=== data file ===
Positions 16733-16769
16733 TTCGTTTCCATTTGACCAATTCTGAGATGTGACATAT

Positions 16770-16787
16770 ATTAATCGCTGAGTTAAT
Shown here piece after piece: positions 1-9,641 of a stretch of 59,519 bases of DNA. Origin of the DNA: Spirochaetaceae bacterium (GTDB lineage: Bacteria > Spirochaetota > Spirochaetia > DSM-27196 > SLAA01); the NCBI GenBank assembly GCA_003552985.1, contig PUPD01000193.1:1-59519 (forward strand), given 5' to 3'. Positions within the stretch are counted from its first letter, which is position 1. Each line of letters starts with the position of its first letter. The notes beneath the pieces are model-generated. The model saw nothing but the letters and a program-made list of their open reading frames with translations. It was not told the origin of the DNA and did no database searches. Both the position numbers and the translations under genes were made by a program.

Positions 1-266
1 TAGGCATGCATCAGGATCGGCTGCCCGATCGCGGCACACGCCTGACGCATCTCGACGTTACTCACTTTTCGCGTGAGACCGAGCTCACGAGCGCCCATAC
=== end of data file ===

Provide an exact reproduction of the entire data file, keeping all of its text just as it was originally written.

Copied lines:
Positions 16733-16769
16733 TTCGTTTCCATTTGACCAATTCTGAGATGTGACATAT

Positions 16770-16787
16770 ATTAATCGCTGAGTTAAT
Shown here piece after piece: positions 1-9,641 of a stretch of 59,519 bases of DNA. Origin of the DNA: Spirochaetaceae bacterium (GTDB lineage: Bacteria > Spirochaetota > Spirochaetia > DSM-27196 > SLAA01); the NCBI GenBank assembly GCA_003552985.1, contig PUPD01000193.1:1-59519 (forward strand), given 5' to 3'. Positions within the stretch are counted from its first letter, which is position 1. Each line of letters starts with the position of its first letter. The notes beneath the pieces are model-generated. The model saw nothing but the letters and a program-made list of their open reading frames with translations. It was not told the origin of the DNA and did no database searches. Both the position numbers and the translations under genes were made by a program.

Positions 1-266
1 TAGGCATGCATCAGGATCGGCTGCCCGATCGCGGCACACGCCTGACGCATCTCGACGTTACTCACTTTTCGCGTGAGACCGAGCTCACGAGCGCCCATAC